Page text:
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These lines were supposed to be written by a Southern girl to her betrothed, who refused to return and fight for his native State until self-interest compelled him. It is needless to say the engagement was broken off.

I have met thee once again — not a tear was in my eye,
In my heart no lingering tenderness, for all that had gone by;
I felt my spirits strength-girt, with more than common power,
And blest the welcome destiny that tested me that hour.

With eager eyes around me, who vainly hoped to see
Some portion of that feeling they deemed I had for thee,
With none to whisper one kind word, encouraging my heart,
And waken more of scorn and pride than manner dared impart.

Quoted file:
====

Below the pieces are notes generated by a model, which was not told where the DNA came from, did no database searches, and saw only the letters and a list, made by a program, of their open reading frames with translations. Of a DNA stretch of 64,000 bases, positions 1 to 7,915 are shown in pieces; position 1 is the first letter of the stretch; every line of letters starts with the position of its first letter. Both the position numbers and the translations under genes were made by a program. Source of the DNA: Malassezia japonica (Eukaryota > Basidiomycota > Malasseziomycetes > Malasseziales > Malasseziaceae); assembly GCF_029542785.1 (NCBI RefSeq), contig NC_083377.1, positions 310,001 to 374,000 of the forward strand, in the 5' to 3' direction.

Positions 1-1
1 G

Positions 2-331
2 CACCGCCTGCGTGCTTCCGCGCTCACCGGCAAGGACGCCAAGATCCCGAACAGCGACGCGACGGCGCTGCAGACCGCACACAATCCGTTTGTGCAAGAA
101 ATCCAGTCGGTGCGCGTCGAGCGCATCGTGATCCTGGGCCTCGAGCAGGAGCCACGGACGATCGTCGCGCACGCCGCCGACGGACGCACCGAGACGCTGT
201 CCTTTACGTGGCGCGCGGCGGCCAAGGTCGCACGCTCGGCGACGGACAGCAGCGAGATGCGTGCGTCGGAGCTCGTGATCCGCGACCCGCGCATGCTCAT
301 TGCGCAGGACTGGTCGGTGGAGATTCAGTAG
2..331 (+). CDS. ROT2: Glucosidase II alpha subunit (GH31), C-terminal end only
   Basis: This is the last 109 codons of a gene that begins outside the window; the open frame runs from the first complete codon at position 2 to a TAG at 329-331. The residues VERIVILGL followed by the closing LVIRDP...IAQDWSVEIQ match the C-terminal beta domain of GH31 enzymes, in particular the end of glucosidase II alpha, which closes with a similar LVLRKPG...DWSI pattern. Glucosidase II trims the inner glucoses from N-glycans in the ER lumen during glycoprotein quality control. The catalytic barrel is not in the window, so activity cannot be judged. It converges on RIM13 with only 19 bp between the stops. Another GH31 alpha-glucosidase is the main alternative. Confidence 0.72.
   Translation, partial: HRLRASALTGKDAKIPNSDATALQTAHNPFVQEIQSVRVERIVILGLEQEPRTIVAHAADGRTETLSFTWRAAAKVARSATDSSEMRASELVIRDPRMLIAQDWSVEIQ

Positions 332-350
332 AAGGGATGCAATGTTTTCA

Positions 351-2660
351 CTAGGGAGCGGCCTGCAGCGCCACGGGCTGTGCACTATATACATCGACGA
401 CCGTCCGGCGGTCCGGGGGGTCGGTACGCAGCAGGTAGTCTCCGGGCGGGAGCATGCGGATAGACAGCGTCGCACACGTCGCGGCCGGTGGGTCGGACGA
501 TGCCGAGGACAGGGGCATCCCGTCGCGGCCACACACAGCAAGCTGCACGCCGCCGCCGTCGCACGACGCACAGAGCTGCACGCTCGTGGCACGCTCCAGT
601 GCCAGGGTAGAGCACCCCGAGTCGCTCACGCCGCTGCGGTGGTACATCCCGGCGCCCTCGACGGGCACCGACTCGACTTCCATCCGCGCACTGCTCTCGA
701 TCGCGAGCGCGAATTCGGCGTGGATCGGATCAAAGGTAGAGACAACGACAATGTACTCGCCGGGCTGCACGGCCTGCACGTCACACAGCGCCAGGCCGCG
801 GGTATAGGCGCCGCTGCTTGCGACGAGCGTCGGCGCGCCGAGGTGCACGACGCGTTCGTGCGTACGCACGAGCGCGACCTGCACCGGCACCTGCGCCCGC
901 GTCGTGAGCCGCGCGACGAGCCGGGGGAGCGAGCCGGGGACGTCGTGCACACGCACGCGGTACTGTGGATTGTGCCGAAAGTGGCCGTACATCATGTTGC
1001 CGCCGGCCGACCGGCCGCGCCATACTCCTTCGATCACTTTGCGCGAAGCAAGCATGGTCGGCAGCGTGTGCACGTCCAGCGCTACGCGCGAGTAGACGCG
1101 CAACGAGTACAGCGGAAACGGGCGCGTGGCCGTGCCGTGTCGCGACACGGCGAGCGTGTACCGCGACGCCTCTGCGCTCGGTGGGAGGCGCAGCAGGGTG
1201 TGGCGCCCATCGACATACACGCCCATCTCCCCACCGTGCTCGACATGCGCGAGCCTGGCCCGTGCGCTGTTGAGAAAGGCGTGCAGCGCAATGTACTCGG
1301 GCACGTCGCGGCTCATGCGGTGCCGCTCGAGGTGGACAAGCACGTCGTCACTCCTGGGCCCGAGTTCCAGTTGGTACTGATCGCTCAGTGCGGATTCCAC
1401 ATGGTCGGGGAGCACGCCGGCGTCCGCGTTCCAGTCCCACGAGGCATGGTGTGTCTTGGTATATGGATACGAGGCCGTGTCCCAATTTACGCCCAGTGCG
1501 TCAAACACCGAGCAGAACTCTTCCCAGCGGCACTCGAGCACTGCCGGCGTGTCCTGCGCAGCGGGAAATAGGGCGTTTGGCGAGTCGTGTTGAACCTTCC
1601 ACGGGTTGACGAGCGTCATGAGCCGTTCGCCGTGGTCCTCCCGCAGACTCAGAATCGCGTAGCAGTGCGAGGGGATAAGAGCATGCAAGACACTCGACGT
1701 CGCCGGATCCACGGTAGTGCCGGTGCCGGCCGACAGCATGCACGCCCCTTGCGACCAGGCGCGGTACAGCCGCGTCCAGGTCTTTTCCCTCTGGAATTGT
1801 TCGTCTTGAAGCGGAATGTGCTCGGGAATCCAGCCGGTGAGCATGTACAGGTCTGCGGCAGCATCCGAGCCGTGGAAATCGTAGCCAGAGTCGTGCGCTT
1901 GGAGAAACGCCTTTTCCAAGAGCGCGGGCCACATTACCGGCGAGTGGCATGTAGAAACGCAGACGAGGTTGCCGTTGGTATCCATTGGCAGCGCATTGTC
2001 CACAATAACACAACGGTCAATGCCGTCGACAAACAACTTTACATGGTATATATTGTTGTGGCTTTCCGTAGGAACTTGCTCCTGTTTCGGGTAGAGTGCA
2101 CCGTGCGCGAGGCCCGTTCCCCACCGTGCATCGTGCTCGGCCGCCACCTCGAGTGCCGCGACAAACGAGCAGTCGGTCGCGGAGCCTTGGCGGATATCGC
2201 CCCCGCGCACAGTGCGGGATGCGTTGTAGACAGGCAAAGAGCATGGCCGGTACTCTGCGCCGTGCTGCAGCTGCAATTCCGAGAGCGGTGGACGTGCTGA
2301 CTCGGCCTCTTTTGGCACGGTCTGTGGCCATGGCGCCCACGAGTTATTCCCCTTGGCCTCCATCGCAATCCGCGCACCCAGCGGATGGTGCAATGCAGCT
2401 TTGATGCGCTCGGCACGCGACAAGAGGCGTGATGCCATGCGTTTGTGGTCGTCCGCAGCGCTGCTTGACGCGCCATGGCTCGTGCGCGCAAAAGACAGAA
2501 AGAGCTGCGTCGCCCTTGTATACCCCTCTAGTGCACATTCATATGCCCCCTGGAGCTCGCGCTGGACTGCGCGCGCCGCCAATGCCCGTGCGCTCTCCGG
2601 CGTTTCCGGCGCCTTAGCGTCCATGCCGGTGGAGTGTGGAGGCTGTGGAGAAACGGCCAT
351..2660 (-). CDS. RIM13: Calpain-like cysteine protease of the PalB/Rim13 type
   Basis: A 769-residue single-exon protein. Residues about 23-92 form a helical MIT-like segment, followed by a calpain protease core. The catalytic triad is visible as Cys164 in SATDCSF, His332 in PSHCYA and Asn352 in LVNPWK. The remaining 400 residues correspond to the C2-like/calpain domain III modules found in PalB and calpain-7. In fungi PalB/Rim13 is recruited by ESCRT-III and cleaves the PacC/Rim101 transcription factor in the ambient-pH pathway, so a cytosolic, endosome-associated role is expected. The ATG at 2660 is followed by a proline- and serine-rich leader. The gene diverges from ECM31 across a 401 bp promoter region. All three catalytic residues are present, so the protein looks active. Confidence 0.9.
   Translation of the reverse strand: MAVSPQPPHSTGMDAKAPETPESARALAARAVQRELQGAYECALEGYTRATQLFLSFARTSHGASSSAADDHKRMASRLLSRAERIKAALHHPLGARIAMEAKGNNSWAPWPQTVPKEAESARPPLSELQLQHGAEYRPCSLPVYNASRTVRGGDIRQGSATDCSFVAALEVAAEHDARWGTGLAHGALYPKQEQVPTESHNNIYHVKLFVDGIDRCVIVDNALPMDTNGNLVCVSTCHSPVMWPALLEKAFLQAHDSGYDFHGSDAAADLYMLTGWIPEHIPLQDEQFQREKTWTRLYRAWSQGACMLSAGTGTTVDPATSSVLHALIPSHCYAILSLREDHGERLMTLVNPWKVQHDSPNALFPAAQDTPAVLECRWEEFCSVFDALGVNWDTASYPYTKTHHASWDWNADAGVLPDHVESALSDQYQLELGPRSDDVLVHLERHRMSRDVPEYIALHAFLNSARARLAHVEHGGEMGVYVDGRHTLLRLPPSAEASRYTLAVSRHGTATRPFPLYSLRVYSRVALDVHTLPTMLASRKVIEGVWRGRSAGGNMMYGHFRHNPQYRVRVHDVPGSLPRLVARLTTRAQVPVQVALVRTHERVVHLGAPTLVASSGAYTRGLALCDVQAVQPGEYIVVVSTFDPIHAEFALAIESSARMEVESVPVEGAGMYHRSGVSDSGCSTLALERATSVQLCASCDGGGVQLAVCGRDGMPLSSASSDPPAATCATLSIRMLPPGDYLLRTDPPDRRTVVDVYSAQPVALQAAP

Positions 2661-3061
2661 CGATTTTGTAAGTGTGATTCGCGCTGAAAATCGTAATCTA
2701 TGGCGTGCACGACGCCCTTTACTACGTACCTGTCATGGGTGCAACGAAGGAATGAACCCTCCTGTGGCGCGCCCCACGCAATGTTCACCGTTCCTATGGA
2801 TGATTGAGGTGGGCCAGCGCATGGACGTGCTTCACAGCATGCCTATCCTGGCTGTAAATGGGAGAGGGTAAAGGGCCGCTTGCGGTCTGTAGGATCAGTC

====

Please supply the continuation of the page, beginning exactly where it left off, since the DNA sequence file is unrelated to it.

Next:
Alone I met thy downcast eye; ah! well thou didst not raise
Thy guilty eye to meet the haughty welcome of my gaze;
'Twas coward-like to seek me beneath my sacred roof
When all things slumber — e'en the eye that might have flashed reproof.

Wise as thou wert, in knowledge of hypocrisy and guile,
Sorrow taught my woman's heart — I met thee with a smile;
But when thy hand sought mine with a friendly grasp and bold,
I felt the life-blood at my heart was turning sick and cold. [12]
Yet watchful eyes were round us, they saw thy proffered hand,
And heard thy words of greeting — open, courteous, bland;
I met thy clasp as calmly as the rock the wavelet's spray,
Then to more welcome guests as calmly turned away.

S. A. D. -Southern Literary Messenger.

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John Wise (1)
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